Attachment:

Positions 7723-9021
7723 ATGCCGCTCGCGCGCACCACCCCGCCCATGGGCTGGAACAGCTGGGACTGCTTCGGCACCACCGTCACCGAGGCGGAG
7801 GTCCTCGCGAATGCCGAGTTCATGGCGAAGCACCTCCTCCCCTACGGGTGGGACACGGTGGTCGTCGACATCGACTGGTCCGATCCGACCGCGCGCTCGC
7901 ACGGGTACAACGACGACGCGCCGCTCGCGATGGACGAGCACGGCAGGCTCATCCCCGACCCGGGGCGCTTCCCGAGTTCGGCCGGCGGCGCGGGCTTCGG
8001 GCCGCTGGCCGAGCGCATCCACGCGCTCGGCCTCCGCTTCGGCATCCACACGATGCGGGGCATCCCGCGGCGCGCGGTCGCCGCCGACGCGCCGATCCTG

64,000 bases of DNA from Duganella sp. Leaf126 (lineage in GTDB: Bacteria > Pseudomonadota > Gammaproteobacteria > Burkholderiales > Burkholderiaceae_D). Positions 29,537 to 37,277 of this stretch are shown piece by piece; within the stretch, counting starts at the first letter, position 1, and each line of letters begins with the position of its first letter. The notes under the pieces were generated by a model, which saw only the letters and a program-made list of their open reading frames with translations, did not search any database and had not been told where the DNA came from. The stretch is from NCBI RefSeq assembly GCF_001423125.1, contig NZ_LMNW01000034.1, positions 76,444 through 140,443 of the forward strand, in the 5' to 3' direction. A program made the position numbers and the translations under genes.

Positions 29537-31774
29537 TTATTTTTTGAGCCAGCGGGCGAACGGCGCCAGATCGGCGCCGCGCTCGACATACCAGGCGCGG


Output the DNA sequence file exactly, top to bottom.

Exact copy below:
Positions 7723-9021
7723 ATGCCGCTCGCGCGCACCACCCCGCCCATGGGCTGGAACAGCTGGGACTGCTTCGGCACCACCGTCACCGAGGCGGAG
7801 GTCCTCGCGAATGCCGAGTTCATGGCGAAGCACCTCCTCCCCTACGGGTGGGACACGGTGGTCGTCGACATCGACTGGTCCGATCCGACCGCGCGCTCGC
7901 ACGGGTACAACGACGACGCGCCGCTCGCGATGGACGAGCACGGCAGGCTCATCCCCGACCCGGGGCGCTTCCCGAGTTCGGCCGGCGGCGCGGGCTTCGG
8001 GCCGCTGGCCGAGCGCATCCACGCGCTCGGCCTCCGCTTCGGCATCCACACGATGCGGGGCATCCCGCGGCGCGCGGTCGCCGCCGACGCGCCGATCCTG

64,000 bases of DNA from Duganella sp. Leaf126 (lineage in GTDB: Bacteria > Pseudomonadota > Gammaproteobacteria > Burkholderiales > Burkholderiaceae_D). Positions 29,537 to 37,277 of this stretch are shown piece by piece; within the stretch, counting starts at the first letter, position 1, and each line of letters begins with the position of its first letter. The notes under the pieces were generated by a model, which saw only the letters and a program-made list of their open reading frames with translations, did not search any database and had not been told where the DNA came from. The stretch is from NCBI RefSeq assembly GCF_001423125.1, contig NZ_LMNW01000034.1, positions 76,444 through 140,443 of the forward strand, in the 5' to 3' direction. A program made the position numbers and the translations under genes.

Positions 29537-31774
29537 TTATTTTTTGAGCCAGCGGGCGAACGGCGCCAGATCGGCGCCGCGCTCGACATACCAGGCGCGG